Judge makes order for woman with anorexia to be tube fed in hospital

Aged in her 30s, the woman recently made two serious suicide attempts, court hears

Mr Justice Peter Kelly: said it was a ‘very sad’ case. Photograph: Aidan Crawley

Mr Justice Peter Kelly: said it was a ‘very sad’ case. Photograph: Aidan Crawley

 

The High Court has ordered that a young woman who has not eaten for a week and who has a long history of anorexia nervosa and psychiatric illness be detained in hospital and tube fed.

The president of the High Court, Mr Justice Peter Kelly, said it was a very sad case.

He noted medical evidence the woman believes she is grossly obese, and had told doctors she hears voices telling her so, when in fact she weighs less than 40kg. That is not a safe weight for her age and build.

Aged in her 30s, she recently made two serious suicide attempts.

She had told her doctor of several years voices were telling her she should starve herself to death and did not deserve to eat. Her doctor considered, due to hallucinations, delusions and an underlying psychiatric illness, she currently lacks capacity to make decisions about her welfare.

In evidence, the doctor said the woman became very unwell about a week ago and refused to eat or drink. She was being given boluses of fluid but, because she is on a psychiatric ward, cannot have the same care as she would have on a medical ward and was moving between the two with no improvement and unstable sugars.

In those circumstances, orders for naso gastric feeding and detention in the hospital were sought by Paul Brady BL, for the HSE.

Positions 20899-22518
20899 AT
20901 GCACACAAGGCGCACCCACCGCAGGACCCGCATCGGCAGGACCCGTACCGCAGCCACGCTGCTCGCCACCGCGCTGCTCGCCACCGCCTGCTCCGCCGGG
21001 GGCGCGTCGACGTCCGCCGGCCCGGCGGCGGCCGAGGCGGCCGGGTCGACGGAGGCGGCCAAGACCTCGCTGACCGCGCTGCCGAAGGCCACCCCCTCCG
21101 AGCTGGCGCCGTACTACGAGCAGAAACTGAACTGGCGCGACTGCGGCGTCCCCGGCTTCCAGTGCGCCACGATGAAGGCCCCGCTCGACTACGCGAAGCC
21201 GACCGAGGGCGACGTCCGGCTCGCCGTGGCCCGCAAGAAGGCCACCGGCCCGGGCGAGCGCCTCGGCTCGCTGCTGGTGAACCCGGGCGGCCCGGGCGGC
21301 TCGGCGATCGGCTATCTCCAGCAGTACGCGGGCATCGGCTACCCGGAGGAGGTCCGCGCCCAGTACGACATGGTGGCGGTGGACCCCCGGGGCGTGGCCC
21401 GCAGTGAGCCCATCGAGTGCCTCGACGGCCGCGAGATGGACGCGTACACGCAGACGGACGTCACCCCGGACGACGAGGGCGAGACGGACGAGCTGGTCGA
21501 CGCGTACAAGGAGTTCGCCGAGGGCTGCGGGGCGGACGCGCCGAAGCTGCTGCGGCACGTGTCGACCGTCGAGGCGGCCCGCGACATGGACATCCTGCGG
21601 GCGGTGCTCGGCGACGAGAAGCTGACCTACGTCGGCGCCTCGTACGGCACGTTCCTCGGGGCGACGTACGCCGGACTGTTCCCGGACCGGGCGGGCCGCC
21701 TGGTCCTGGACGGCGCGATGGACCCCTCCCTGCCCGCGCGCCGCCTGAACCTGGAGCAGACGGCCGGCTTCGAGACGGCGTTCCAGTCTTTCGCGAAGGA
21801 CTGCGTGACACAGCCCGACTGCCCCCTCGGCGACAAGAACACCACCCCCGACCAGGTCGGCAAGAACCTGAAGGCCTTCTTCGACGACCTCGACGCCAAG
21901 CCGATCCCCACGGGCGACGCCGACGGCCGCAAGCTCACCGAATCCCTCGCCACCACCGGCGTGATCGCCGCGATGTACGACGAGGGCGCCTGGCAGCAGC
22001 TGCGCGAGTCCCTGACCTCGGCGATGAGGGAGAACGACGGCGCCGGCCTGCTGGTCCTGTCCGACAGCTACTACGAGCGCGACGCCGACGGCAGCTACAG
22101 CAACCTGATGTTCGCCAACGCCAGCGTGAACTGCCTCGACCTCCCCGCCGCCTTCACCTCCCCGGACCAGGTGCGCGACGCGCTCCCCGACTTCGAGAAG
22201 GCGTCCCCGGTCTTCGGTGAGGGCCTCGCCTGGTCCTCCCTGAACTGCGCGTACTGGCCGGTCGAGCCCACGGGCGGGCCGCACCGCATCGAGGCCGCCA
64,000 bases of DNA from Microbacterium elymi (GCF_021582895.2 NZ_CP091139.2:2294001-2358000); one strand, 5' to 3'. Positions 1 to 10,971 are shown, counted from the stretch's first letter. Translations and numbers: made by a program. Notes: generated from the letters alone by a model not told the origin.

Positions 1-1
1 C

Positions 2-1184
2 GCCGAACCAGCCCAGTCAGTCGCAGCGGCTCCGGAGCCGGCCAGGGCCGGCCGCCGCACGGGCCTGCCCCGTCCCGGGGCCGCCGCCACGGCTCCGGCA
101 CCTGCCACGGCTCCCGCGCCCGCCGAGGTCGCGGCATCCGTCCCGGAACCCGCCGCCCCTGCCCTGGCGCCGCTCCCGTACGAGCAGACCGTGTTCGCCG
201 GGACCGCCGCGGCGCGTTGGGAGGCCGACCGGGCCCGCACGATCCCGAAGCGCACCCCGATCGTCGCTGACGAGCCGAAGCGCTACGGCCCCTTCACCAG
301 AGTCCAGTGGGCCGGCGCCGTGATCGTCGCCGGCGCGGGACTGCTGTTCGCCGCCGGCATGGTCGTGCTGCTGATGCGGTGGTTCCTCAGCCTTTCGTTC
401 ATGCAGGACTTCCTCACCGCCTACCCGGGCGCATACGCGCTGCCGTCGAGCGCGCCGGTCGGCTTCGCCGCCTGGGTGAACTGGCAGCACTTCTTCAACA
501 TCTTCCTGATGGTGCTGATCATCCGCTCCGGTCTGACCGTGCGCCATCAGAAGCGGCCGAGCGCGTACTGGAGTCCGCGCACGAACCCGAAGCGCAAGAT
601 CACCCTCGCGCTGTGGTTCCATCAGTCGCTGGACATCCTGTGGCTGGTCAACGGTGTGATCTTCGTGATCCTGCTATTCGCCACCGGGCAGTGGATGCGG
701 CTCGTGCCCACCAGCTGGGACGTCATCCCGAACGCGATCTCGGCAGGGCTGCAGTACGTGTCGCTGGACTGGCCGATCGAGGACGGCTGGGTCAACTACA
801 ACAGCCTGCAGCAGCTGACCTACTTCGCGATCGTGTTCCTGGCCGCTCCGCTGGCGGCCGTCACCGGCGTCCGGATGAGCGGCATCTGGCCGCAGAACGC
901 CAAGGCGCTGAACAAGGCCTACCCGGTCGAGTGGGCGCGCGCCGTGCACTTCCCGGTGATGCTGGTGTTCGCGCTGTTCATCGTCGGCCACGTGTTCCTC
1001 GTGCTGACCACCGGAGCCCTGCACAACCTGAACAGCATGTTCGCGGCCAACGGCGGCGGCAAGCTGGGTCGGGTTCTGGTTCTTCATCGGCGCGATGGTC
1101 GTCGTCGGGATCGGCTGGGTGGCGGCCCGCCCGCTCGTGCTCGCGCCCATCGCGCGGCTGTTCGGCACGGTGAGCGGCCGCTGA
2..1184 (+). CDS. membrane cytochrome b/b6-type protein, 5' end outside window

Having received a detailed report from her doctor, and heard oral evidence, the judge made orders permitting the hospital detain the woman and for her to receive naso gastric feeding other treatments, including Electro Convulsive Therapy (ECT), as considered necessary by her treating team.

Her doctor said she has benefitted in the past from ECT and some of the current difficulties may have arisen because she had not completed, for a number of reasons, a recent course of ECT.

While she had done well for periods in the past, and had her eating disorder under control, her situation had deteriorated in the last few years following the death of a close relative, she said.

Her mother, who had mental health and other issues, had died when the girl was a teenager and that badly affected her, she said.

When well, the woman is very intelligent and has lived independently and it was hoped with the proposed treatment she would recover, she said.

Her father supported the orders sought, she added.

The orders were sought in the context of an intended application to have the woman made a ward of court on the basis she lacks capacity to make decisions about her welfare.

The judge said the evidence is the woman is currently of unsound mind but stressed he was not deciding that issue now.

On foot of the existing evidence, he would make the orders and hoped the treatment will be successful. He directed an independent medical visitor assess the woman and report back to the court in relation to her capacity.

A decision on whether she should be taken into wardship will be made later.